BELTRAN: And as a result of all your hard work and the hard work of your community, the In-Use Locomotive rule and the California Advanced Clean Fleets rule was passed. What do these regulations entail?

VIDAURRE: Super fancy words, right? So for short, I call them the truck and the train rule, because that's what they are: the regulations that address truck emissions and train emissions. And so what these rules will do is for trucks, at least, it will require fleet owners, so these companies that have giant fleets of trucks, to transition over the next coming years to zero-emission trucks, to start replacing their diesel trucks with electric trucks. And then for the trains, very similar. Right now, the train system is incredibly unregulated. It's one of the most unregulated industries in our society, and they still operate using train technology that is 50, 60 years old. And so the train regulation will require some type of the trains to start being replaced sooner, which has never happened before.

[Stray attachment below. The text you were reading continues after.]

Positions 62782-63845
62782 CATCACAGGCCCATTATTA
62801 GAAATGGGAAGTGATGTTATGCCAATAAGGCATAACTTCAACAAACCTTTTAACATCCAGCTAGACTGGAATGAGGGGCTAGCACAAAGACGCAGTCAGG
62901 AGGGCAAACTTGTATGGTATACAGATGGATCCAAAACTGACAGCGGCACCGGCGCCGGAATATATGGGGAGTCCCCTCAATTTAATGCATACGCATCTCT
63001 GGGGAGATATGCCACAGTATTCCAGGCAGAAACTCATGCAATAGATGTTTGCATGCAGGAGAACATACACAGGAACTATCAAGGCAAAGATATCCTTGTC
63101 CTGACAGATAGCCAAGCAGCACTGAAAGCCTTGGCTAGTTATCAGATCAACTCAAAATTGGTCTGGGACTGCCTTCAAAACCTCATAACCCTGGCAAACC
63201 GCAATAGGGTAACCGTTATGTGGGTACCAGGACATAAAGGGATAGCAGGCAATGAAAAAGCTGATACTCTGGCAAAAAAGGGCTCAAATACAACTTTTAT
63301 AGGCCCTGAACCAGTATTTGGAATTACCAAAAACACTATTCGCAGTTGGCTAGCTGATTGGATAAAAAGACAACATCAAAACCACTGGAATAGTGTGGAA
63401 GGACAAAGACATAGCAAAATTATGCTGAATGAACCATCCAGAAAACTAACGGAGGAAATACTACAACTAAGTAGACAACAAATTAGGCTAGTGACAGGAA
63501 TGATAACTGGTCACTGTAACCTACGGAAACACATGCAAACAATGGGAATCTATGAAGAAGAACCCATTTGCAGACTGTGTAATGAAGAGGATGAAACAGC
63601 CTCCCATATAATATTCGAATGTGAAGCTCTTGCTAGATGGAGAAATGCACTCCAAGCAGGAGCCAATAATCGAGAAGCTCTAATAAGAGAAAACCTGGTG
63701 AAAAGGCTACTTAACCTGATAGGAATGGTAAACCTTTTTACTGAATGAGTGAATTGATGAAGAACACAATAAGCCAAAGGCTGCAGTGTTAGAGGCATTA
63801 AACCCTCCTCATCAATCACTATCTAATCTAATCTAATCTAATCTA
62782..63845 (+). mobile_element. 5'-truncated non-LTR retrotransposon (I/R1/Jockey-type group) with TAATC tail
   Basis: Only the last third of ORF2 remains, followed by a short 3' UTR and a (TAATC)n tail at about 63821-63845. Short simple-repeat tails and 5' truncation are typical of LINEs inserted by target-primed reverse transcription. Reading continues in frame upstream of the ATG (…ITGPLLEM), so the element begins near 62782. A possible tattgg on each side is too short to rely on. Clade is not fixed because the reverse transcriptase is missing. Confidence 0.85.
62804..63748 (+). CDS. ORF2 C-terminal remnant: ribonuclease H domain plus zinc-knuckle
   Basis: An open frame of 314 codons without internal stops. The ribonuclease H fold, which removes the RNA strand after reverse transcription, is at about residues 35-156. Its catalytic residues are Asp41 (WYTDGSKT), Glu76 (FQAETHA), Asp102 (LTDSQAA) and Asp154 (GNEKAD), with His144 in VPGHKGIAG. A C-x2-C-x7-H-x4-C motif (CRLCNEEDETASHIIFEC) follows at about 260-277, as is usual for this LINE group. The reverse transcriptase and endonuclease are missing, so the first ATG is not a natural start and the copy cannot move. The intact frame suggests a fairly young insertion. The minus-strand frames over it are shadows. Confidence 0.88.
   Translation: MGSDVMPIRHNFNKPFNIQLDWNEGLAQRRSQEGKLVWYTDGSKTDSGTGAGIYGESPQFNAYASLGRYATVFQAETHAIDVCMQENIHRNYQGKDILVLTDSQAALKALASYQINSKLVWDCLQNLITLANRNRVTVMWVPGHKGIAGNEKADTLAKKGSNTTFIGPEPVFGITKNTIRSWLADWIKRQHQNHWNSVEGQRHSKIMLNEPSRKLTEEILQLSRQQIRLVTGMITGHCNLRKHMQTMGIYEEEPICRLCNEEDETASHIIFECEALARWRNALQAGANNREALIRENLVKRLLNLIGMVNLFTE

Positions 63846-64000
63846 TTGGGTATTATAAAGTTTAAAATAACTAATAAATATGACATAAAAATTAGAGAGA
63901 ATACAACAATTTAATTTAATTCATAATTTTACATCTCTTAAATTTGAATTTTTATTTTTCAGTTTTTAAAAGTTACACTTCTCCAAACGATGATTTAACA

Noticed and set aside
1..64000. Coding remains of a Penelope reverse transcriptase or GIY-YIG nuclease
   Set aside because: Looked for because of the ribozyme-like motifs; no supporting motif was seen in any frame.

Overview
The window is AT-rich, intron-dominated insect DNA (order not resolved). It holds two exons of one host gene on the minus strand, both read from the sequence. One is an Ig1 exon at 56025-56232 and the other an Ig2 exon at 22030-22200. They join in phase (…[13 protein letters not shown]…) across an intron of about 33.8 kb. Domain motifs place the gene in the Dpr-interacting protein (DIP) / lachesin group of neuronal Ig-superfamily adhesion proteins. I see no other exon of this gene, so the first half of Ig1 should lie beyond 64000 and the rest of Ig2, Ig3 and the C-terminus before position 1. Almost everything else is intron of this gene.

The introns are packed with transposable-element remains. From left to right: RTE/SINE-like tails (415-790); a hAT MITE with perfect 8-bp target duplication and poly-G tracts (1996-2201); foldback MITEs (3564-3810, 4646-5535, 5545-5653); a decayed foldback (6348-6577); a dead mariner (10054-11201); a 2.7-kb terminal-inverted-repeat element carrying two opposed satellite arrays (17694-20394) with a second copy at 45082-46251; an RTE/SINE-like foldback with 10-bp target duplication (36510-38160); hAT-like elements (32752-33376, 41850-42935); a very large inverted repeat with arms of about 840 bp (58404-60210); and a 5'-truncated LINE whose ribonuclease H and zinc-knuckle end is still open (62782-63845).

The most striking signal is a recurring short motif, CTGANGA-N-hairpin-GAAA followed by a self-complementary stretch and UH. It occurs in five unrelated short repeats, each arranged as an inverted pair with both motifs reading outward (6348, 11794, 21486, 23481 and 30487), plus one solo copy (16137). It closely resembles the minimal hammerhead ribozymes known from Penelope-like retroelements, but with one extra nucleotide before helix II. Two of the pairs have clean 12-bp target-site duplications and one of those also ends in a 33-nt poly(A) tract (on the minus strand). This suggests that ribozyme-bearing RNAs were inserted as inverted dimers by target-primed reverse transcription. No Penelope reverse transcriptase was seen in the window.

BELTRAN: And how did you organize your local community to advocate for these regulations to be passed?

Freight trains across California currently use diesel engines. In response to the public health danger this posed to her local community, Andrea Vidaurre pushed for zero-emissions legislation in the transportation sector. (Photo: Picasa, Wikimedia Commons, CC BY-SA 3.0)